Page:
I assume that you have well-established patterns you follow for work, meals, sex, the gym, socializing, etc. For example, maybe your morning routine is something like: wake up at 8am, go for a run, shower, make oatmeal, and get into the office by 9:30. That sounds like a nice morning.

All of these patterns will be broken, and need to be re-established. It can be difficult to watch a pattern break, especially one you enjoy, knowing that putting it back together requires work and effort. The new pattern will not look similar to the old one, and will likely require more effort to execute. I used to work out 4–5 times a week, going at all hours of the day. A workout now requires a small amount of sacrifice. It means I’m late to work, not spending quality time with my partner, or coming home late and subsequently not seeing my baby as much.

Breastfeeding

If you decide to breastfeed your baby, just know that it can be difficult. After talking to many new parents, my wife and I both found a common pre-birth belief that breastfeeding would be natural and easy; a belief we used to share. This turned out to be false for us, and for many of our friends. I recommend searching for a lactation consultant if you have issues breastfeeding. They can help enormously.

Time and Energy

As a baseline for anything you do, or plan to do, you should expect to have very little free time, and much less energy than before. I had lots of books and projects lined up for my paternity leave.

Newborns sleep up to 16 hours a day, right? I should have plenty of time for other things.

False. All of this, false.

Postpartum Blues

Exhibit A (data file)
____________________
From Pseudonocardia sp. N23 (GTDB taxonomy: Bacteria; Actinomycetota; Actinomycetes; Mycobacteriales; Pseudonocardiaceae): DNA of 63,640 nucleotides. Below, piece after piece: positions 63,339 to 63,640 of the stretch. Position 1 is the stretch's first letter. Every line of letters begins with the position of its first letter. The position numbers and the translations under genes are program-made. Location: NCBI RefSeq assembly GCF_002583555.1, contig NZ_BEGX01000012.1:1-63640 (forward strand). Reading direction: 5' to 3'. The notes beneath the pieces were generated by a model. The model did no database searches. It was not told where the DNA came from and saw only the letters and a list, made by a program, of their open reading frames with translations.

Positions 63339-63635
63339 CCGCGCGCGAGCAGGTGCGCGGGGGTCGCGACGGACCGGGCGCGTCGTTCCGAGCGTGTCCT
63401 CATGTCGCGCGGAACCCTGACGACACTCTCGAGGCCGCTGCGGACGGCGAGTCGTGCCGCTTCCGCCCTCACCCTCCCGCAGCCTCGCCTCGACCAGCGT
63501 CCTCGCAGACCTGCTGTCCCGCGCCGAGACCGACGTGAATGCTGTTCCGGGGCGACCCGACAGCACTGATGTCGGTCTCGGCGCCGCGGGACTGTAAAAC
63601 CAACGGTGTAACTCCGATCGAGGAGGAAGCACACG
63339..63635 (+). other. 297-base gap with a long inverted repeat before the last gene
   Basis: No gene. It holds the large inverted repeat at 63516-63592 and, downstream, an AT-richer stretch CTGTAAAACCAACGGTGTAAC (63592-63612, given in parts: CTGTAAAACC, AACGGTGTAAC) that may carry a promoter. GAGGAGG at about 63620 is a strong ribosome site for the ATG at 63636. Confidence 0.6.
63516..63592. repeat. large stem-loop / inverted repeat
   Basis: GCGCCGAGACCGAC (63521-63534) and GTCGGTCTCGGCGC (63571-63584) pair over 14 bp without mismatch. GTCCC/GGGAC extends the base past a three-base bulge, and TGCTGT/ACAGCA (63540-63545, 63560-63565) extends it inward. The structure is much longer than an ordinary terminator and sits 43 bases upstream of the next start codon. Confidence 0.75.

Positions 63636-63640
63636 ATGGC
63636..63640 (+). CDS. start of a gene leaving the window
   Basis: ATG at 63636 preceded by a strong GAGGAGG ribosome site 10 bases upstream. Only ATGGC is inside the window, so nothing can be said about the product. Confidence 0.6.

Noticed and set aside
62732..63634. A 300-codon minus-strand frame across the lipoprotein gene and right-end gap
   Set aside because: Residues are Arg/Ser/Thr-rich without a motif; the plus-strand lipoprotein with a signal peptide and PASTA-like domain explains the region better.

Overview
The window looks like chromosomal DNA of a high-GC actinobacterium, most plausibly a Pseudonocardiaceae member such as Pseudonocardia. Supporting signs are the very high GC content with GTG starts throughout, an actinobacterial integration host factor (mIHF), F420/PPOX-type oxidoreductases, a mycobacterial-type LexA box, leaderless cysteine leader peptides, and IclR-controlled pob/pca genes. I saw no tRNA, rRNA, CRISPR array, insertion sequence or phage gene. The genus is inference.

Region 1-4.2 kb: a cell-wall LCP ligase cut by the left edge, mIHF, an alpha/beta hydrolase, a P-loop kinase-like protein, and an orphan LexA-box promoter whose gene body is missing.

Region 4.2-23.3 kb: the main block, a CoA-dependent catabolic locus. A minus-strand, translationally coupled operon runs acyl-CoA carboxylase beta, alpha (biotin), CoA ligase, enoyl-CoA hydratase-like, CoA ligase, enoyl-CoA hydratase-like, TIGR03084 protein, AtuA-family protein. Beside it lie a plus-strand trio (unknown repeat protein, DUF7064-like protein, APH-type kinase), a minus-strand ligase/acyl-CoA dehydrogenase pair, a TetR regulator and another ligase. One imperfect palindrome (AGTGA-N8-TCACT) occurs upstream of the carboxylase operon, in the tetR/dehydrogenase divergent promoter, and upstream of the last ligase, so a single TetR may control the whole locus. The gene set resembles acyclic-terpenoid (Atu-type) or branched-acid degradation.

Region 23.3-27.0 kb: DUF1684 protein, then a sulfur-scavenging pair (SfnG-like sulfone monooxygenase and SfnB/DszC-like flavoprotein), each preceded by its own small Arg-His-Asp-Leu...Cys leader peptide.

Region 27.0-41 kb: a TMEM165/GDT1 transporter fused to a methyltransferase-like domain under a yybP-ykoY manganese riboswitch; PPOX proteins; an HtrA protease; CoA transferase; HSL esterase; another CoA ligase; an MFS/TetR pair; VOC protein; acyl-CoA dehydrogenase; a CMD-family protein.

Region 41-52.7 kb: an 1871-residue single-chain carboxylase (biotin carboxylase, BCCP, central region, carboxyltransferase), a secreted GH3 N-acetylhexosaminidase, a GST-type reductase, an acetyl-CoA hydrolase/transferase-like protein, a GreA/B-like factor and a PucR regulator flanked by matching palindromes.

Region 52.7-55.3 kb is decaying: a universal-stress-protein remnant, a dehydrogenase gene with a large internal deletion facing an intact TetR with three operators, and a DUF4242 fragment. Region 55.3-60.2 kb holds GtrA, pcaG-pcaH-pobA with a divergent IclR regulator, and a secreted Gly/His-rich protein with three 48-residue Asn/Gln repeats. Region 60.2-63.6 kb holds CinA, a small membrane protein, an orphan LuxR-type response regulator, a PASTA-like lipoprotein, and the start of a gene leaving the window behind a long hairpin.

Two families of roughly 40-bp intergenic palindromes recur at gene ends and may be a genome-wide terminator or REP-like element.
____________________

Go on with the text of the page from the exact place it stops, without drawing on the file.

The mother’s body spends nine months flowing with high levels of hormones and new chemicals. As soon as the baby is born, the body stops producing those hormones. The tap turns off, quite suddenly.

I’m not a physician, but this is what I’ve pieced together from reading and talking: it’s the chemical equivalent to being on a drug high, and coming down suddenly. It’s hard on the mother, for understandable reasons. Not every mother goes through it, but many, many do.

As a partner, there’s not much you can do about it. Just know that it can happen, and provide support if it does.

Final Tidbits and Random Thoughts

  • The 4th Trimester: there is a theory that humans aren’t gestated long enough, and are born too early due to the large circumference of the head. The first three months of life are spent finishing gestation. I found this to be an interesting way to think about those first months with a newborn. In a simplistic way, you can more easily anticipate what a baby might want by thinking, “what would he or she be doing in the womb right now?”.
  • The things you buy are for your comfort, not the baby’s comfort. This was advice given to us that we’ve found immensely truthful. The baby could care less if you have a glider vs a rocking chair, or use a boba wrap vs a baby k’tan. Make choices based on whatever makes you the most comfortable.
  • Remember that everyone giving you advice is drawing from an experience where the sample size is extremely small (including me). If I raised 100 babies and then gave you advice, you should listen to me, but right now I’m a one-baby shill who can barely stay up until midnight anymore. Every baby is different, and just because car rides always put one baby to sleep for someone you know, that will not work on all babies. Take all advice as potential strategies, not as truth.

Congratulations on being the caretaker of a brand new tiny human. The amount of love in your life will increase tremendously, in proportion to your cortisol levels. One day you will feel like a person again, but only after your life has gone through a dramatic transformation. Good luck!


Thanks to Bryan Kennedy, Aamir Virani, Charlie Praska, Keyvan Rahmatian, and of course, my wife Zahra Ghofraniha, for critiquing early drafts.